Dimiss

Sunday’s Scripture ~ Matthew 1:18-25

This week while watching coverage celebrating the life and service of George H. W. Bush I heard him say in an earlier interview, “I have banned the use of the ‘L’ word.” What word was that? Legacy. He banned the use of the word legacy.

The 41st President continued, “I would like someone else to define the legacy…I think history will…point out the things I got wrong, and perhaps some of the things we did right.”

Your words ring true, Mr. President. Well done, good and faithful servant.

Our Scripture text for this week is the defining moment in Joseph’s legacy. Will he pursue betrothal to Mary to marriage or will he dismiss her quietly? Although the text does not lift the veil, we can sense the psychological turmoil Joseph endures. On the line are his reputation, his place in the community, his chances for another relationship, and his faith. The same things are on the line for Mary…add “her life” also to that list.

We do not hear from Joseph again much after Jesus’ nativity. He decides to enter marriage with Mary. He welcomes and names Jesus. He witnesses as the magi worship the Christ Child and then shepherds his family to Egypt seeking refuge from Herod. Joseph’s legacy is that of a caregiver and provider. He stood at the fork in the road between being right and being kind – and he chose kindness.

History points out that Joseph got this one right. When we find ourselves at the same fork in the road, may we also choose as Joseph did.

Prayer: “How silently, how silently, the wondrous gift is given; so God imparts to human hearts the blessings of his heaven. No ear may hear his coming, but in this world of sin, where meek souls will receive him, still the dear Christ enters in.”* Amen.

*“O Little Town of Bethlehem,” The United Methodist Hymnal 230.

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The Plan

Sunday’s Scripture ~ Ephesians 3:1-12

This Sunday the Tuskawilla Community will celebrate Epiphany – the 12th day of Christmas – the end of Christmastide.

(Disclaimer: Yes, Sunday, January 4 is only the 10th day after Christmas, but it’s okay.  We will sing Christmas and Epiphany hymns this week!)

On Epiphany we remember the magi coming to the Christ child bearing exquisite and expense gifts. On this final moment of Jesus’ nativity we begin to hear the laments that will wail from Golgotha. He will not wear a crown of gold, but a crown of thorns. His body will not be sweetened with frankincense and myrrh, but prepared for a borrowed grave.

As the carol sings the magi “traverse(d) afar, field and fountain, moor and mountain, following yonder star.” They journeyed from the East and had obstacles – some easy and some not so easy – to overcome on their quest to see what lay under the Bethlehem star. The magi did not give up. The magi did not turn back. The magi journeyed so that they, too, might worship the newborn King.

2014 closes in a little more than a day. Each day is part of a year long journey where we, too, face our own fields, fountains, moors, and mountains. Fields are be those spaces where we feel rooted or grow or harvest. Fountains are those spaces where we are cleansed, refreshed, purified, and made new. Moors are those spaces where the ground is not so smooth, where the vegetation is overgrown so visual confirmation of sure-footing is obscured, and where stinky, sticky mud can bog us down. Mountains are those spaces of trial and of triumph; mountains are those spaces where we draw close to God and then re-enter our routine landscapes.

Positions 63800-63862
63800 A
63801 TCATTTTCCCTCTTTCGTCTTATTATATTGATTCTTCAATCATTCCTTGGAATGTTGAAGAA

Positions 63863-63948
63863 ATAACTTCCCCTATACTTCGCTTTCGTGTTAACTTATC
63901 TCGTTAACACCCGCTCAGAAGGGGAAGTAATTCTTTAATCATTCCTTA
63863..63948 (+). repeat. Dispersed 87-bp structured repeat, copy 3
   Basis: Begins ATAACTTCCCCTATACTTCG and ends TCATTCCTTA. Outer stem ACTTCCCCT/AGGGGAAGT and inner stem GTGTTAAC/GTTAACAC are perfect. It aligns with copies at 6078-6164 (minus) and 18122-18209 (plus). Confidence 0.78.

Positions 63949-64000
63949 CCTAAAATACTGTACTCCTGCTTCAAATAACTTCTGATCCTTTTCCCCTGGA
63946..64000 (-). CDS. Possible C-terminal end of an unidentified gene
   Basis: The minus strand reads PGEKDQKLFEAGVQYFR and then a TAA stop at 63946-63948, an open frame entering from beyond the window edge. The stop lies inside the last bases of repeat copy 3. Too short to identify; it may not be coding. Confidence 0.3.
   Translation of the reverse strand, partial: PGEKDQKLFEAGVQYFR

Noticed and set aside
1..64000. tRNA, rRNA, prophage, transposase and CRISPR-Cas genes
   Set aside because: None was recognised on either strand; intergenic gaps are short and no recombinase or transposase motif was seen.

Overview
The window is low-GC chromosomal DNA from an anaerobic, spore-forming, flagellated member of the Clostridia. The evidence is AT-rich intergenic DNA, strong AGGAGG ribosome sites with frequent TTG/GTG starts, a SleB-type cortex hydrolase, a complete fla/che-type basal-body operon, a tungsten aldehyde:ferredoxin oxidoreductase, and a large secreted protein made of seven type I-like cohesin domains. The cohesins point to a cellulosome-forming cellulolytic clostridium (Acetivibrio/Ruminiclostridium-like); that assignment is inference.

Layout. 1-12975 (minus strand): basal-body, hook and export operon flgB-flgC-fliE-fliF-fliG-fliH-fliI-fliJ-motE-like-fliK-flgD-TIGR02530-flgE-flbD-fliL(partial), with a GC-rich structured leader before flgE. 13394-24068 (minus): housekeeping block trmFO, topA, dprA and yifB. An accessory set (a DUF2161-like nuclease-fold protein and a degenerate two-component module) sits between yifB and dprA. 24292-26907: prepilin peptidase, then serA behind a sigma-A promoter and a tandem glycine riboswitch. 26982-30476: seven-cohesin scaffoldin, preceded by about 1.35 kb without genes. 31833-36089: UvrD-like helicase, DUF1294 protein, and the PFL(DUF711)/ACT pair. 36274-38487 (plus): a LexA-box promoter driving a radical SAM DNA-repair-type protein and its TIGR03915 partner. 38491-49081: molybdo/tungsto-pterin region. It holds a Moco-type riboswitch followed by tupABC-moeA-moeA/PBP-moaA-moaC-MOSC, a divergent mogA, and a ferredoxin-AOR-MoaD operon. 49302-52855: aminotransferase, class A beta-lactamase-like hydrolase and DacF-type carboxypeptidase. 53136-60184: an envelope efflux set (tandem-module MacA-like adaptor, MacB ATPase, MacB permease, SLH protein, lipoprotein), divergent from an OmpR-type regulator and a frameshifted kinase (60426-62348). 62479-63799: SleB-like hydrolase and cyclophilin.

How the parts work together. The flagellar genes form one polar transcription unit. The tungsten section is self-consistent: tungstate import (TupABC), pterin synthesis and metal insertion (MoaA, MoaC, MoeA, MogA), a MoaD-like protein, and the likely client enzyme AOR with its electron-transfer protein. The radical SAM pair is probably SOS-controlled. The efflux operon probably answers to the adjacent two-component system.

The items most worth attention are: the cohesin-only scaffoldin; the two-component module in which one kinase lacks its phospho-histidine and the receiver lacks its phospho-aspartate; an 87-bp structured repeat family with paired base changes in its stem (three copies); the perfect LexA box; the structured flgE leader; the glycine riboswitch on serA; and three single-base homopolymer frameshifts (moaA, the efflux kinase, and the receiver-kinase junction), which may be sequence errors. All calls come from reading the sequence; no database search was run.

I am looking forward to 2015 through reflective eyes gazing on 2014. I can identify my fields, my fountains, my moors, and my mountains. I am thankful for each moment of my journey, not because they have helped move me closer to the Christ child, but because each of these moments were Epiphanies where Christ found me. Jesus planted me in and harvested me from the fields, washed me in the fountains, unstuck me from the moors, and met me on the mountains. With each moment I was drawn closer to the Bethlehem star, but not withheld from worshipping the Christ until I finally arrived. I worshipped as I walked. This year has been a moving meditation.

I invite you to reflect upon your 2014. What are your field, fountain, moor, and mountain moments? How have you worshipped as you have walked? What have you learned? How will you invite Christ to continue shaping you from the path of 2014 as you journey into 2015? Perhaps these reflections will lead you in discernment of what you will resolve for your relationship with Christ in the coming year.

As I reflect I resolve to lean into hope rather than worry. I resolve to claim positivity and release negativity. I resolve to further breathe into the inclusive nature of Epiphany – that Christ came for all people – that Christ seeks each one of us – that Christ our Lord makes us one and is Lord of all.

What will you resolve? What will you apply from your traversing in 2014 that will help you with your Christ-led meditation in 2015?

Prayer: “O God, you made of one blood all nations, and by a star in the East, revealed to all peoples him whose name is Emmanuel. Enable us who know your presence with us so to proclaim his unsearchable riches that all may come to his light and bow before the brightness of his rising, who lives and reigns with you and the Holy Spirit, now and for ever. Amen.”*

*”Epiphany,” The United Methodist Hymnal, 255.